Searching for the best match.........

Monday, September 24, 2012

Blade 130X Flight Review

blade-130-x-bnfUpdate 9/24/2012:  I decided to adjust the AS3X gains since my 130 seems slightly over-gained, with routine minor tail oscillations and an occasionally several spasm coming out of a flip.  I followed Horizon’s printed guidance and reduced the rudder gain by one click... 

The 130 was immediately un-flyable.  It goes completely out of control on spool-up, well before getting airborne.  Attempting to reverse the change or return to defaults does nothing.

I’m hoping it was a coincidental failure of the D-shape spindle interface on the tail gears, but who knows?  At this point I wouldn’t be surprised if it’s an unfixable quantum entanglement with the helicopter’s evil twin in a parallel Universe.

For now, bird dead.  Again.

Update 9/23/2012:  Z8RC B130 vibration fixes posted. 

Update 9/20/2012:  All set to go with the new titanium tail pitch slider from MicroHeli.  Run-up… massive vibration:  tail shaft bearing gone bad; also may have widened the seating hole in the toy-cheap plastic tail casing, no doubt from being shaken to death. 

Sweet Jeezus, make it stop.

Update 9/17/2012:  In a mostly inexplicable bout of self destructive behavior, I finished a main blade grip replacement after a brownout dropped the 130 X onto pavement, like a dead duck.  

But alas, after fixing it, it lost the bind and wouldn’t rebind.

Amazingly, and completely by accident I assure you, I figured out the unpublished (probably because it is unknown to Horizon) answer to my 130’s no-bind defect: move the rudder side to side during binding, full right then full left, repeat until bound.  Will this work with all the 130’s out there that won’t bind to DX6i-X’s?  I only wish flaky DSM-X was so predictable.

Happy to have the heli finally flyable again, I ran it up for takeoff.  The ultra-flimsy plastic tail slider’s bottom alignment pin snapped due to the AS3X tail shaking resonance on run-up that Horizon has officially stated is “normal.” 

I’m seriously wondering if this basket case is so criminally cheap that it is un-flyable for more than a few lucky sorties, period.  The product is a disgraceful mess in stock form.  But… since I have $400+ in it now, I’m going to throw more good money after bad and order some third party fixes from MicroHeli in an attempt to remedy Horizon Hobby’s bumbling design incompetence.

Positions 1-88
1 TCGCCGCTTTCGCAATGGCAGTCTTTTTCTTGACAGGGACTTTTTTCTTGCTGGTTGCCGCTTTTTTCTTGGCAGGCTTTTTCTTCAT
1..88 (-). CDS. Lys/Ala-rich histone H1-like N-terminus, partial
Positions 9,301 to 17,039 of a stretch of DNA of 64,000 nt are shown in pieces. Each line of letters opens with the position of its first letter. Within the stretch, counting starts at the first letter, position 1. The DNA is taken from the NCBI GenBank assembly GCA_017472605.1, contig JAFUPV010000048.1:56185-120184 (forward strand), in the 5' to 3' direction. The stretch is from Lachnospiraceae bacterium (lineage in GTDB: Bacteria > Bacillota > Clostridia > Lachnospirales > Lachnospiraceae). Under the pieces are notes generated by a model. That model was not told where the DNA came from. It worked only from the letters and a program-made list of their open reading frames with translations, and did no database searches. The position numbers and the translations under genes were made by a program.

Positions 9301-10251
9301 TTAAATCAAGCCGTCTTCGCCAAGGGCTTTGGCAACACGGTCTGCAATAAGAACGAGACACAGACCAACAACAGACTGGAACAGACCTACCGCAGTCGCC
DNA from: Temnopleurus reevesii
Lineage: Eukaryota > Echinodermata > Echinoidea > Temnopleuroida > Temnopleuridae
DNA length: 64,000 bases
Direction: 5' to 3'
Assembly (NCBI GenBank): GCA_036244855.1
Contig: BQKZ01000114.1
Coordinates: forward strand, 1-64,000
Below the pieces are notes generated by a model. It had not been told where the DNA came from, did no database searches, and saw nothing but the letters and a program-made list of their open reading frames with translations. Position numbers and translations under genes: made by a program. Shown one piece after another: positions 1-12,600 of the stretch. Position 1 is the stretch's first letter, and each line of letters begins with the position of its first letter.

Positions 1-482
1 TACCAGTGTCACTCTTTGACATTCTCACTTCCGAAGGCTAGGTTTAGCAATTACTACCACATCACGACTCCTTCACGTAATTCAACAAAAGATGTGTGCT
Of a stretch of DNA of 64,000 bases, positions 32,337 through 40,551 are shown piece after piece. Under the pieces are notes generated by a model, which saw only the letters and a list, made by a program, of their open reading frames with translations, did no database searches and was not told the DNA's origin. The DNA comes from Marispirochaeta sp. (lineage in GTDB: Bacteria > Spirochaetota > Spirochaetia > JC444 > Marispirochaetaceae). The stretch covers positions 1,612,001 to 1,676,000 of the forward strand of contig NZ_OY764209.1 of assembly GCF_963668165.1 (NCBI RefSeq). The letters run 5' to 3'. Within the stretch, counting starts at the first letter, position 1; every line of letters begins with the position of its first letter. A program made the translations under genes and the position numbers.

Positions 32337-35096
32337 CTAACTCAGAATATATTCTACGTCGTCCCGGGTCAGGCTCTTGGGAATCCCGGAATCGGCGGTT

I’m also going to add a small BEC to try to fix the regular brownout and loss of control issues.  Maybe it’ll help, or if not, hopefully my experience can be used to save others’ time, frustration and money.

I will post an update when complete.  For now, the 130X is grounded for so many hazardous manufacturer design defects that it is an absolutely unsafe product as shipped, even if it could fly, which it cannot. 

On a sad but related note, a Spektrum radio brownout terminated control of a 50-size (600) helicopter causing it to severely maul a young girl in Tampa. I predicted that would happen sooner or later.  Disturbing, disgusting, shameful, criminal…


Horizon Hobby did not comment on the mishap, but their receiver instruction manuals acknowledge that their brownout design defect is now the leading cause of RC crashes: “Inadequate power systems that are unable to provide the necessary minimum voltage to the receiver during flight have become the number one cause of in-flight failures.”

And why should Horizon comment, when they’ve already stated this:


Horizon knowingly, deliberately, and legally pins the tail of their design incompetence right on you, their customer.  Unfortunately for Horizon Hobby the disfigured girl was not their customer so she could not have read the statement, so it has no effect on their liability for the event.

Update 9/17/2012:  Ok, I tried to bend over backwards for this thing, but it was not to be.  Downgrading to F